So, as a fan of retro computers, I’m always looking for ways to expand my collection (See the Museum part of this site), and recently started looking at an area of my collection that was missing something: The Atari ST.

I managed to pick up an Atari 1040 STF fairly quickly, but the lack of modulator meant that getting anything other than Hi Res, which works on modern VGA monitors with an appropriate cable, was a pain.

So I resolved to try and get my hands on an STFM model in order to plug that gap.

A non working 520 STFM with good casework came up cheap on eBay, and I though if I could get it running again, then that would suffice, and if not, then it would hopefully yield some useful casework.

Well, I couldn’t bring it back to life, but it did yield a reasonable case, keyboard, PSU and newer TOS roms for the 1040 STF, plus the mainboard may yet be saleable as parts only, as it looks like some of the bits are in reasonable condition, and in fact somebody with greater electronics skills than I may yet be able to ressurect it.

An unexpected bonus was to find installed a Marpet 2MB ram upgrade kit, which will go with the mainboard and PSU as things I can resell to reduce the cost of Project ‘E’.

So, I determined to get a working mainboard to go into my case, and was surprised to find an STE mainboard, with PSU and 1 meg of RAM installed, and all the metal shielding, for just £26.99 plus a very reasonable £7 postage.

A few queries later, I was satisifed it was a runner, and purchased the board before somebody else could beat me to it!!

The idea of Project ‘E’ was thus born, to turn an STFM into an STE, and I awaited the arrival of the new components, which arrived on the 23rd of December, just 4 days after purchase, and quite amazing given the Christmas post!

So, I sat down with my 520 STFM case, and worked out just what would be required in order to slot the STE mainboard in.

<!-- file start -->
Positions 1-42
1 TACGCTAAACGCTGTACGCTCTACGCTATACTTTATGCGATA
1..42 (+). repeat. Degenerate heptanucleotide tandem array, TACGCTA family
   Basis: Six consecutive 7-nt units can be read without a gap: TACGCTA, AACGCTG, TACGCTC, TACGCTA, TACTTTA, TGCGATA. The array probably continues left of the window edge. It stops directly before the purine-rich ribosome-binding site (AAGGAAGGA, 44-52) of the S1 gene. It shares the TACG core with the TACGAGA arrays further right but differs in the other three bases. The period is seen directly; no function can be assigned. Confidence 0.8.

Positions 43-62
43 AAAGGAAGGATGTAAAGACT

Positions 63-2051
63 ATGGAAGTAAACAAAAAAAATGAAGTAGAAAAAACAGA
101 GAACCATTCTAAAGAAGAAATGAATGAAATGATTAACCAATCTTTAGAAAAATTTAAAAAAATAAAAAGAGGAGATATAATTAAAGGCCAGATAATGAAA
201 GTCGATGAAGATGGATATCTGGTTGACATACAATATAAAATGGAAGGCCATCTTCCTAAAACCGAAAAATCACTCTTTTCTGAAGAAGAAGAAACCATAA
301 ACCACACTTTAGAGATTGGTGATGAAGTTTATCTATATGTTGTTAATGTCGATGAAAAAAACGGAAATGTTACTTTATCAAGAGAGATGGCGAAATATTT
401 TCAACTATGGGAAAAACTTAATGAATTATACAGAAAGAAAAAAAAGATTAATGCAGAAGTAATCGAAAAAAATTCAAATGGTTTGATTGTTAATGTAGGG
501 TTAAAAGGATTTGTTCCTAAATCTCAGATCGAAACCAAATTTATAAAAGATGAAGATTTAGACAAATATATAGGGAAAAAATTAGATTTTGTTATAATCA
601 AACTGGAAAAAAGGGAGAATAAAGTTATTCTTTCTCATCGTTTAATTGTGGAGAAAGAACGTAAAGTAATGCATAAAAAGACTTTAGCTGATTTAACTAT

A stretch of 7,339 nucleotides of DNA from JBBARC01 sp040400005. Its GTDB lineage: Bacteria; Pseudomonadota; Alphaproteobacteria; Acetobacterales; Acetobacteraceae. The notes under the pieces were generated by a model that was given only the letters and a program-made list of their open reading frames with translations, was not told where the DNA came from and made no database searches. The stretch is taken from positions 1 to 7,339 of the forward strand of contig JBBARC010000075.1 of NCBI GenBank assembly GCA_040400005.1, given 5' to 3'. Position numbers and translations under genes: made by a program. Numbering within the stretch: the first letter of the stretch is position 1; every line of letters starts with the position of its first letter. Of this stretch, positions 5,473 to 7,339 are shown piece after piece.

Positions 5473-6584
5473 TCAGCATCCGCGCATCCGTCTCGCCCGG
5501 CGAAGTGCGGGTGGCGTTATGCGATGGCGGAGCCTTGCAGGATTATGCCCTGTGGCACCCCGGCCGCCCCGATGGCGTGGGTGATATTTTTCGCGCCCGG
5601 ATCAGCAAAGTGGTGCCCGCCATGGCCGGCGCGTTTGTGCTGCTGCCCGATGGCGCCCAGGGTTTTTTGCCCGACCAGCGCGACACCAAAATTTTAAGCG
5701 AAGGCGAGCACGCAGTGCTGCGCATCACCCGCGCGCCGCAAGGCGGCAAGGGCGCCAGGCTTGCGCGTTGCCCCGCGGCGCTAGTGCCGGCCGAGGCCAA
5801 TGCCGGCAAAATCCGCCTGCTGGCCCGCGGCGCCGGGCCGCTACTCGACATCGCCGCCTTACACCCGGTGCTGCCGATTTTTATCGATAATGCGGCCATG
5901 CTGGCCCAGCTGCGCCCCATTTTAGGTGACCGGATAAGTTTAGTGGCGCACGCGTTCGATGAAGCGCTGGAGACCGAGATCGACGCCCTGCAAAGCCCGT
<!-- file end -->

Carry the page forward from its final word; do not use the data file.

As it happens, only 2 minor mods were needed.

1. 2x holes for the audio output.

2. The removal of a plastic lip that supports the cartridge slot.

First off was the 2x new holes for audio out.

As the picture shows, the centres line up vertically with the outside edges of the power switch slot, and horizontally with the modulator hole (At the very bottom of the picture), which is about the same size.

I marked the centres, drilling out both holes, then filing to allow a phono plug to connect properly with no interference.

Next was the lip. The next picture shows the lip beforehand, indicated by the yellow box.

With the case bare, I used a set of side cutters to remove the bulk of the lip, then filed the remainder off flat with the base of the case as below.

With both mods done, the STE board was able to slot into the STFM case, and I was able to reassemble and successfully test the machine.

The difference is visible above, with a metal tongue from the shielding supporting the cartridge slot, rather than the plastic lip on the case.

All in all about an hours work from start to fully assembled working machine.

STE fans will note that I haven’t mentioned a case mod to allow access to the STEs two additional joystick ports, found at the front left of the machine.

Well, that may come later, but since I have no intention of using them, it seemed like a lot of work to mod the case to do so, hence, for now at least, they are going to stay neatly hidden.

Interestingly, the case appears to have slight marks in the moulding that appear to indicate where the hole should be cut, which suggests to me that these, or at least some sort of other port, was intended there, and that it was catered for when the case moulds were made.

Thats my retro fun for the day, happy modding everybody 🙂